The nature and localization of acid phosphatase during the early phases of urodele limb regeneration

Neil R. Miller, Hubert J. Wolfe

Research output: Contribution to journalArticlepeer-review


This study is concerned with both histochemical and biochemical changes in the acid hydrolase, acid phosphatase, during the dedifferentiation phase of the regeneration of the adult urodele forelimb. We find acid phosphatase in a variety of tissues in the normal limb. Structures which stain most prominently are slime glands, perineurium, epidermis, and the vascular tree. This location is generally the same in regenerates except for increased activity in nerve, and more dramatically for the evolution of activity in dedifferentiating skeletal muscle. The morphologically homogeneous blastema reveals a positive reaction for acid phosphatase in a small proportion of the total number of cells. The vascular bed has the most intense acid phosphatase activity even when it is in the process of dedifferentiating. Biochemically, it is found that two major fractions of acid phosphatase exist in the normal and regenerate urodele limb. On the basis of tartrate-inhibition studies, it is concluded that 80-95% of acid phosphatase is lysosomal in nature, while the rest is "soluble". An acetate-soluble fraction of acid phosphatase is also present in normal and regenerating limbs. This fraction is comprised of a small amount of "soluble" enzyme as well as structurally nonlatent lysosomal component. On the basis of time studies performed during the first 16 days of regeneration, it is concluded that: (1) changes in acid phosphatase activity occur in the limb during wound healing and dedifferentiation phases; (2) these changes take the form of a sequential rise in the activities of the total, lysosomal, and the structurally nonlatent fractions of acid phosphatase to levels significantly higher than normal values; (3) the sequential increase in activity reaches its peak in all fractions just prior to the period of maximum dedifferentiation observable in the regenerate. Moreover, these activities drop just prior to the end of the dedifferentiation phase of regeneration; and (4) no significant change occurs in the level of the "soluble" fraction. The possible role of structurally latent and structurally nonlatent lysosomal acid phosphatase are discussed particularly with respect to the availability of active lysosomal enzyme during the processes of cellular dedifferentiation and tissue remodeling in amphibian limb regeneration. Finally, it is concluded that the lysosomal hydrolases, as exemplified by acid phosphatase, appear to play a significant role in the phenomenon of dedifferentiation through a variety of mechanisms.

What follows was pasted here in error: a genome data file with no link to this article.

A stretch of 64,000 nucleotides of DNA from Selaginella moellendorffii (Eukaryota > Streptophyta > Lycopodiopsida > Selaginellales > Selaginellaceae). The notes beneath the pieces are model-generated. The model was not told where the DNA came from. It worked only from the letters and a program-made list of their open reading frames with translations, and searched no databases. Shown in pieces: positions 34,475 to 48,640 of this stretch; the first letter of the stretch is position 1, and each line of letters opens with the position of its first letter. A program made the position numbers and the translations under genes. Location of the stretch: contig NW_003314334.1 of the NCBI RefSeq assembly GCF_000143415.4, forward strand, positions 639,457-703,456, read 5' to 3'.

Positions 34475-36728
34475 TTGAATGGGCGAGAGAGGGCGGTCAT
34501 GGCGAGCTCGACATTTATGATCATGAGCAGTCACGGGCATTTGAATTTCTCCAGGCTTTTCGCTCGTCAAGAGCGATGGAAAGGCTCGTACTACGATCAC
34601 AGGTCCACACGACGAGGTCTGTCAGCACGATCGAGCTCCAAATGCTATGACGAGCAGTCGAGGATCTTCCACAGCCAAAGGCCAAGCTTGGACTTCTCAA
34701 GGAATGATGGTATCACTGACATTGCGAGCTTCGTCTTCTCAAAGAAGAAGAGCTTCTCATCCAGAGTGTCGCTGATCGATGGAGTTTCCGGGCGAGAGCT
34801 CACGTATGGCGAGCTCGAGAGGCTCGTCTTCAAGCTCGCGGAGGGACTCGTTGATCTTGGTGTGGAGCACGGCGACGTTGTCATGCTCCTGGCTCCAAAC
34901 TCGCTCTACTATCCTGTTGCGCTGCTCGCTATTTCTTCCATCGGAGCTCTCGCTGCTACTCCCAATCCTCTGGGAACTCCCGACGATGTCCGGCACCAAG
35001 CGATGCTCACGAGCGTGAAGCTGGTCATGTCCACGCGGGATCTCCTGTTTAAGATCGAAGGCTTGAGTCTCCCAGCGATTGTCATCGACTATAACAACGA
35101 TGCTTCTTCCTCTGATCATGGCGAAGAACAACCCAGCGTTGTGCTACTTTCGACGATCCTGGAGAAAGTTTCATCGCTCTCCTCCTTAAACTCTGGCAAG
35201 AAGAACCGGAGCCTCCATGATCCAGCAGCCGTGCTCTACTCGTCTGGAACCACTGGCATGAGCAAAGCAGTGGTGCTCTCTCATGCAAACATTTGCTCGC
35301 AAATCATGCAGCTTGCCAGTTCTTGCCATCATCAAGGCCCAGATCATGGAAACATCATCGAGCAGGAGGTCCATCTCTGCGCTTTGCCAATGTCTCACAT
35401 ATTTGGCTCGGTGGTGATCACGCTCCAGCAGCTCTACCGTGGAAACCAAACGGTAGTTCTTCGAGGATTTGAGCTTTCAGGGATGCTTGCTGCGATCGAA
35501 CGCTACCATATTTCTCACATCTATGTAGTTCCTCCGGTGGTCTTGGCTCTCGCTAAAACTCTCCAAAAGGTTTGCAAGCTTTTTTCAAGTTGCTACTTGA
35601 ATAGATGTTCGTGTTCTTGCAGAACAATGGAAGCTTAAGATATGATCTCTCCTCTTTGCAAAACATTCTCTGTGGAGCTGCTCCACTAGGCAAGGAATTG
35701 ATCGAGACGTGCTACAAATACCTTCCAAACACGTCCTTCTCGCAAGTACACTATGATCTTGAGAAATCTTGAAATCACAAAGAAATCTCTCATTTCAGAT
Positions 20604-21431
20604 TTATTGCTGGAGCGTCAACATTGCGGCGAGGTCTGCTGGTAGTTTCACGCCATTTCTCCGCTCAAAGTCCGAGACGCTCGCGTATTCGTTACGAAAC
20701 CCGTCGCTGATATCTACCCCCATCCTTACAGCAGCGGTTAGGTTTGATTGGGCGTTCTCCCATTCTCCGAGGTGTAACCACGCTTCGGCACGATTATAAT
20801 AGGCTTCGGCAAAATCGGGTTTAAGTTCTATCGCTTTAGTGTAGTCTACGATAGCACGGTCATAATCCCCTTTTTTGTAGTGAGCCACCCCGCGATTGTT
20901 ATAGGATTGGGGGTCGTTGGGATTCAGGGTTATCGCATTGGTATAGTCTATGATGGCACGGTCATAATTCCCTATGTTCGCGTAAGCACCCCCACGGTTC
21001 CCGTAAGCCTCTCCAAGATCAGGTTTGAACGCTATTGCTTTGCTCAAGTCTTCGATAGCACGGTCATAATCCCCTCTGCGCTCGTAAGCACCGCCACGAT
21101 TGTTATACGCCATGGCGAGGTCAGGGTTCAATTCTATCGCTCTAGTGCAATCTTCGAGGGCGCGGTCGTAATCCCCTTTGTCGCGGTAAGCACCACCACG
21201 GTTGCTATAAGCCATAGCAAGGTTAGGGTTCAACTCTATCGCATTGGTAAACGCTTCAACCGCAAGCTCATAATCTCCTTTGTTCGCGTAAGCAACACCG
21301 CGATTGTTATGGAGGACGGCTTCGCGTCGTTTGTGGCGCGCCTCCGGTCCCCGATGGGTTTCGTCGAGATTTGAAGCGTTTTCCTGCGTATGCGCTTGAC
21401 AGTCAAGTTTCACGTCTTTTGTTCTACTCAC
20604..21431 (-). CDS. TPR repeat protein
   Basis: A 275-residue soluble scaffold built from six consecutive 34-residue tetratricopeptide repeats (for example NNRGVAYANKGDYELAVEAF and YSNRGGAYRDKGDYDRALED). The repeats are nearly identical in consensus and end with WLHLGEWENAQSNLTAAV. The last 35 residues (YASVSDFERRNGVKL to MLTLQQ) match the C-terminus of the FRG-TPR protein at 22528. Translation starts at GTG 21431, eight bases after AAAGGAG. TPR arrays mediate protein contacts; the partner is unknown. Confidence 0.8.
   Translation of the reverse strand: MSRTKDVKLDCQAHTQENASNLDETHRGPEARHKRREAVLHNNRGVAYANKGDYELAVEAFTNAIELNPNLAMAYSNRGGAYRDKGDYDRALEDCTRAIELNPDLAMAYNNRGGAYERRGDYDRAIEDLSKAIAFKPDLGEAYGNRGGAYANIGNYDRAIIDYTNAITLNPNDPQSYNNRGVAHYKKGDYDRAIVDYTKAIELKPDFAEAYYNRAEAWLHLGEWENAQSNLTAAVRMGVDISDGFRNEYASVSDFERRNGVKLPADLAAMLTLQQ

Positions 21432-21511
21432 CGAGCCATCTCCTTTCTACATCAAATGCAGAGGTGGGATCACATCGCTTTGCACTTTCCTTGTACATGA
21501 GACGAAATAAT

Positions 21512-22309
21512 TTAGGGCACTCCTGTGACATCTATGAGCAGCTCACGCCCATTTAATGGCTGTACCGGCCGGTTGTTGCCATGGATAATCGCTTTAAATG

Original languageEnglish (US)
Pages (from-to)447-481
Number of pages35
JournalDevelopmental biology
Issue number4
StatePublished - Apr 1968
Externally publishedYes

ASJC Scopus subject areas

  • Molecular Biology
  • Developmental Biology
  • Cell Biology


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